People say Chicago is walkable, but it’s hardly anything like Sofia or a typical European city.

People and stats can only be as good as the reference point from which they originate, so when you say things like “give me the top 10 most walkable American cities” you have to keep in mind that “walkable” is a lot different in the USA than it is in Europe.

So when people say “Las Vegas is transient,” I’m wondering just how transient it actually is because a place like Chiang Mai is truly transient, where 2.5 months would be considered a long time to have a friendship. Even the Thai’s in Chiang Mai are quite transient, coming in and out from their remote villages for work or government-related duties.

I won’t state anything with certainty yet, as I am now trying to practice relaxing into a decision, but I’m really feeling Las Vegas.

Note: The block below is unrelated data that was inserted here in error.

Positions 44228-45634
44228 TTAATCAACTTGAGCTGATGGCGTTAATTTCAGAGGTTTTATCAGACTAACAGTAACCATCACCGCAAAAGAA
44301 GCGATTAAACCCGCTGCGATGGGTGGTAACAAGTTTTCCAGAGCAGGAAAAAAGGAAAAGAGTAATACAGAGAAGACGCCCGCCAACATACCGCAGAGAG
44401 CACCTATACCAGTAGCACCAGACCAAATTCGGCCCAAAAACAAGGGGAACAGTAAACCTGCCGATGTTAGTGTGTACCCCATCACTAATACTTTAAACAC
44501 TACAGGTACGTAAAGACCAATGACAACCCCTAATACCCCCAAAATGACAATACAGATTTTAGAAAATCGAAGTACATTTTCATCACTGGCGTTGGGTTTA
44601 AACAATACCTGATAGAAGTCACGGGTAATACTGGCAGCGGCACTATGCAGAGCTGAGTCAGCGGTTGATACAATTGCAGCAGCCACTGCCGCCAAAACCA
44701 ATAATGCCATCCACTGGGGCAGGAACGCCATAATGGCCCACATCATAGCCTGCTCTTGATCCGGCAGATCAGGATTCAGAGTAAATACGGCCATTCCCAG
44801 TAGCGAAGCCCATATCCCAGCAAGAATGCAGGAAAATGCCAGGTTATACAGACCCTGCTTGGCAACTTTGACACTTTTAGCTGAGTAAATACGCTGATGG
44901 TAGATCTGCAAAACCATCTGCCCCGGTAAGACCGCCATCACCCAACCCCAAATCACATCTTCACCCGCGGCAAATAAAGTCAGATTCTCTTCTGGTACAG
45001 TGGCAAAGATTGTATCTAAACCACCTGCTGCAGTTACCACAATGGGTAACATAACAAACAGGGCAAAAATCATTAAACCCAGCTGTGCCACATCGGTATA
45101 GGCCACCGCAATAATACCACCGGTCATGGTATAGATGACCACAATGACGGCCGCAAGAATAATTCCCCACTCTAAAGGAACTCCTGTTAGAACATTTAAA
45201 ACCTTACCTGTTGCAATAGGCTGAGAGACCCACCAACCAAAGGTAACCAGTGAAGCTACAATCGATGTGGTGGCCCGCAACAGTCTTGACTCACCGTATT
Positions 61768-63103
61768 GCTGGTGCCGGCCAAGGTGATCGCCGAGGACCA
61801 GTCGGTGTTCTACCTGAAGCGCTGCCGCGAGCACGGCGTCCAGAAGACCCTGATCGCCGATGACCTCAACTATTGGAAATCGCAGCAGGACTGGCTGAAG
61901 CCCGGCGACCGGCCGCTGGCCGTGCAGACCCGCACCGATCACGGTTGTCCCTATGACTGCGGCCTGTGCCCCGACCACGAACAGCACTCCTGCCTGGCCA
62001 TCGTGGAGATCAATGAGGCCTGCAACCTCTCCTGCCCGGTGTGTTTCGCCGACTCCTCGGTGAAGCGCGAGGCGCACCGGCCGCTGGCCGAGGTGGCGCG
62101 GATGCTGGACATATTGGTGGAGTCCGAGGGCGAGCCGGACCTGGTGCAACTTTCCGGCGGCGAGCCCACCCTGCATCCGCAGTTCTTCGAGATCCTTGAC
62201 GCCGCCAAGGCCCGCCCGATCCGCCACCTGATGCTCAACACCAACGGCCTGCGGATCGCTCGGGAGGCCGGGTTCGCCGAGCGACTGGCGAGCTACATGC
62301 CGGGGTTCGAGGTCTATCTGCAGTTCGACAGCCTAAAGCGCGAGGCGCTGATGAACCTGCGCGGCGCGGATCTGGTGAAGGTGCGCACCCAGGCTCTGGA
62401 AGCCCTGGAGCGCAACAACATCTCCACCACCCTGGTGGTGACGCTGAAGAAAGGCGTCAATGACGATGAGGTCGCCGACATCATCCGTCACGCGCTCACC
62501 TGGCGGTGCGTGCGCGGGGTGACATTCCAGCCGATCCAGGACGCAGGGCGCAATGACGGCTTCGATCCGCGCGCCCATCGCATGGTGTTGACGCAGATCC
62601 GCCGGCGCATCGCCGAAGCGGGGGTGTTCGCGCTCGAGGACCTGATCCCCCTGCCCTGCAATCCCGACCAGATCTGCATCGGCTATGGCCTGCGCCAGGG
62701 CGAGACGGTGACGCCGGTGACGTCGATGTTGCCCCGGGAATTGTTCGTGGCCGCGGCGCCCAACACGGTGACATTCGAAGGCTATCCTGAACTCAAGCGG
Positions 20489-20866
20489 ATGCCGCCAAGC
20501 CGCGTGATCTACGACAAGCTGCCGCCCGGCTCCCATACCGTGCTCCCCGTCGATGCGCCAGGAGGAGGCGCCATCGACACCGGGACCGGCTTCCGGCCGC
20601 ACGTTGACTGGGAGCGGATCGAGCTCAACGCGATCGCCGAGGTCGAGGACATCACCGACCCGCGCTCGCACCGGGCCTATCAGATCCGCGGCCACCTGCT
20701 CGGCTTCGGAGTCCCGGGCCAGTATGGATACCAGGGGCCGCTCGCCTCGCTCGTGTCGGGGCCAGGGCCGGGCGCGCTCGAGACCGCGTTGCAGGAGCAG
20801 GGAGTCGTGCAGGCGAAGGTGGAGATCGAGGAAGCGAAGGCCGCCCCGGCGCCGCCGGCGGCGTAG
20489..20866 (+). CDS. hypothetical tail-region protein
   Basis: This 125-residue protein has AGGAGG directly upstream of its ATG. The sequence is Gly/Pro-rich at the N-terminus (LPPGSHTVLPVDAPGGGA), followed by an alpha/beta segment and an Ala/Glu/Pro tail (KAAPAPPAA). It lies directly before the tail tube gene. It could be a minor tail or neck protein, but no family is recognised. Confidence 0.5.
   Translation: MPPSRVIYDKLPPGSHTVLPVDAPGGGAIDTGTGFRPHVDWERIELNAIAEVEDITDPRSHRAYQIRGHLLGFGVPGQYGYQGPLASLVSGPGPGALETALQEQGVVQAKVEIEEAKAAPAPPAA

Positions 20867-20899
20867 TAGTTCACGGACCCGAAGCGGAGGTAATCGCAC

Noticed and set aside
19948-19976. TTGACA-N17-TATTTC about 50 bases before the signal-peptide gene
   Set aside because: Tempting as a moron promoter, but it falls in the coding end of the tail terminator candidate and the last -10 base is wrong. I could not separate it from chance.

It seems to be a solid set up for working on my long-term goals while enjoying some day-to-day pleasures such as motorcycle riding & partying (minus one for Sofia due to Winters preventing safe motorcycling!).

Relaxing into the Adventure

In the beginning of my adventures, each decision felt like the end of the world. I used to get so stressed, research so much, but now I’m learning to let go, relax, follow my intuition, and remember that not anything is “forever” or “permanent.”

If I make a bad decision, whether in immigrating to Bulgaria or moving to Vegas (or something else), it is reversible with time and effort and thus not the biggest problem.

I’m also trying to make decisions from places of abundance instead of scarcity. For example, yesterday I went out with friends and had a blast so today I’m feeling really good. Now is a better time to write & research than when I’ve worked all day without social contact and feel stressed + worried.

What do you think? What advice would you give in my shoes?

Thanks,

-Michael